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A comprehensive review on quantum advantages with quantum random sampling

Quantum random sampling is the leading proposal for demonstrating a computational advantage of quantum computers over classical computers. Recently, first large-scale implementations of quantum random sampling have arguably surpassed the boundary of what can be simulated on existing classical hardware. In this article , we comprehensively review the theoretical underpinning of quantum random sampling in terms of computational complexity and verifiability, as well as the practical aspects of its experimental implementation using superconducting and photonic devices and its classical simulation. We discuss in detail open questions in the field and provide perspectives for the road ahead, including potential applications of quantum random sampling. This work is in press with the Reviews of Modern Physics .

Mar 10, 2023

Our team wins the best poster award at QIP

The team of Marcel Hinsche , Marios Ioannou , Alexander Nietner , Jonas Haferkamp , Yihui Quek , Dominik Hangleiter , Jean-Pierre Seifert , Jens Eisert , Ryan Sweke wins the best poster award at QIP 2023 . 

Feb 02, 2023

Talk at QIP 2023

We will present a talk at QIP 2023 on limitations of quantum error mitigation of even log-log-deep quantum circuits, based on arXiv:2210.11505 .

Jan 01, 2023

Deutsche Welle interview on quantum computing

The international German public television broadcaster Deutsche Welle interviews Rainer Blatt and Jens Eisert on the perspectives of quantum computing .

Dec 21, 2022

Work on a super-polynomial quantum advantage in combinatorial optimization

Combinatorial optimization - a field of research addressing problems that feature strongly in a wealth of practical and industrial contexts - has been identified as one of the core potential fields of applicability of near-term quantum computers. It is still unclear, however, to what extent variational quantum algorithms can actually outperform classical algorithms for this type of problems. In this work , by resorting to computational learning theory and cryptographic notions, we prove that fault-tolerant quantum computers feature a super-polynomial advantage over classical computers in approximating solutions to combinatorial optimization problems. Specifically, building on seminal work of Kearns and Valiant, we construct special instances of the integer programming problem (which in its most general form is NP-complete) that we prove to be hard-to-approximate classically but give an efficient quantum algorithm to approximate the optimal solution of those instances, hence showing a super-polynomial quantum advantage. This result shows that quantum devices have the power to approximate combinatorial optimization solutions beyond the reach of classical efficient algorithms.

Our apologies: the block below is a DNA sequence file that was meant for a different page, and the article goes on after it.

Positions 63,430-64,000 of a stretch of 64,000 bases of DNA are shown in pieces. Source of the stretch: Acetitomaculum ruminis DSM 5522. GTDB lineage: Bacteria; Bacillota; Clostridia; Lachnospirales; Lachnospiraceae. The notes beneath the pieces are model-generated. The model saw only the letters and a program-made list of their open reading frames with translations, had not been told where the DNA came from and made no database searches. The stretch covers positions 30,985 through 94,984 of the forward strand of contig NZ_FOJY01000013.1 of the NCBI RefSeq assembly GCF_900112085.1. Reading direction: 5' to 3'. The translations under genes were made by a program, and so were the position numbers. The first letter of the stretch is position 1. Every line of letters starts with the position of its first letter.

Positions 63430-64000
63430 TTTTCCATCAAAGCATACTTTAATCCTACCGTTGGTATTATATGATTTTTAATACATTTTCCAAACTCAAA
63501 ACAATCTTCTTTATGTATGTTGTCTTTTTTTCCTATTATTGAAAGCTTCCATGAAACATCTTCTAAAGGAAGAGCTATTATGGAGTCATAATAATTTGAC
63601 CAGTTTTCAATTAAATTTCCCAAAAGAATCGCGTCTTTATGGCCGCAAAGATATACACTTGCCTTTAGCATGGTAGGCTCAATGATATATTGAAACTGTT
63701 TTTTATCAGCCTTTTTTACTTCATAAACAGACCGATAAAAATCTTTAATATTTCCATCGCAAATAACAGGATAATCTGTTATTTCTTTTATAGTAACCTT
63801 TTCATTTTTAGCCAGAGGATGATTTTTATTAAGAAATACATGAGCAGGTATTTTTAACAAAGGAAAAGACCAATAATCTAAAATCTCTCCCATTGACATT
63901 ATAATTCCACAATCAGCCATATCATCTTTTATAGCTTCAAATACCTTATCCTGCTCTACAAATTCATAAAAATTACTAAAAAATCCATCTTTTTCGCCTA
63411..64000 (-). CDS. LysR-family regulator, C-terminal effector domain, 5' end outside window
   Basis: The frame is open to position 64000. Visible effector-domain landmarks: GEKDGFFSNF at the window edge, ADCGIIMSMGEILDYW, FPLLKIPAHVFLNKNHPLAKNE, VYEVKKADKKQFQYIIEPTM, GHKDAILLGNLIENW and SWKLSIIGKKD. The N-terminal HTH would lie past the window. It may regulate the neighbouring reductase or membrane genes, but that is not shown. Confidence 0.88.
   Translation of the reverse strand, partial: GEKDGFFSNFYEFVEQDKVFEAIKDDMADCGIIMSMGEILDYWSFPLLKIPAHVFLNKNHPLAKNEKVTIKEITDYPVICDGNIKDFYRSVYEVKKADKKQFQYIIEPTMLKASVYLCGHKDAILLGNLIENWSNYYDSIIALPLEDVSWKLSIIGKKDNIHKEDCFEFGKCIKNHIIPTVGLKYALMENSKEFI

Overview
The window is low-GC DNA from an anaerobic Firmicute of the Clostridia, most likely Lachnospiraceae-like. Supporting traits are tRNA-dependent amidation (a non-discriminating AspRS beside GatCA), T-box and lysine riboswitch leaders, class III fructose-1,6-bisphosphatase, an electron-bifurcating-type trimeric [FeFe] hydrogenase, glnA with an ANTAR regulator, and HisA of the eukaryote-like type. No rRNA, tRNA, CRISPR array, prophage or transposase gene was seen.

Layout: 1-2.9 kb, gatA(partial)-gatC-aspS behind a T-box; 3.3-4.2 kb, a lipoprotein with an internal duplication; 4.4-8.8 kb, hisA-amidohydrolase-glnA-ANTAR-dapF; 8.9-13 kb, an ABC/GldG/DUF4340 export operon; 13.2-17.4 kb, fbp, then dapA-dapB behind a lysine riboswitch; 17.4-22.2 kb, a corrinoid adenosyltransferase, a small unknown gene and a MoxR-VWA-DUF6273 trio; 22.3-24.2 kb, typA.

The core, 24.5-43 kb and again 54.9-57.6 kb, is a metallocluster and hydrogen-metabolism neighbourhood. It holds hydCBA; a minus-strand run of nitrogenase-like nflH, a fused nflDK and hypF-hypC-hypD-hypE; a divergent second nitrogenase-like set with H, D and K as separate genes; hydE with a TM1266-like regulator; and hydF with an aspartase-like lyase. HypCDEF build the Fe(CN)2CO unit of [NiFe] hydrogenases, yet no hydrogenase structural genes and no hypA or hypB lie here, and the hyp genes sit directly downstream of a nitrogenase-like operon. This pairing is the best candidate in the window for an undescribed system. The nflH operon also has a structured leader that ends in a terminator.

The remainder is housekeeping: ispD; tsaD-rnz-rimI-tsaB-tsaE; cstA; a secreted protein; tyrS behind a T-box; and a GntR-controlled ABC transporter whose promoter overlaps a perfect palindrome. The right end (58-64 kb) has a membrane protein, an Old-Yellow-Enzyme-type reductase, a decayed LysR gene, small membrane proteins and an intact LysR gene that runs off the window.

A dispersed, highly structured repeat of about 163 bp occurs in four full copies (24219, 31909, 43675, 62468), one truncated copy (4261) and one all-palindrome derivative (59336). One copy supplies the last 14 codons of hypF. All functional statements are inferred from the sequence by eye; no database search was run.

Dec 20, 2022

A group outing on Peacock Island

We are enjoying a wonderful group outing on Peacock Island, a small island in lake Wannsee. Thanks, Elies, for organizing this.

Sep 22, 2022

An article in Tagesspiegel

In Berlin's daily newspaper Tagesspiegel , Jens Eisert explains in a long article how quantum computers function and what we can expect from them in the near future.

Sep 22, 2022

Work on "quantum homeopathy" in the Communications of Mathematical Physics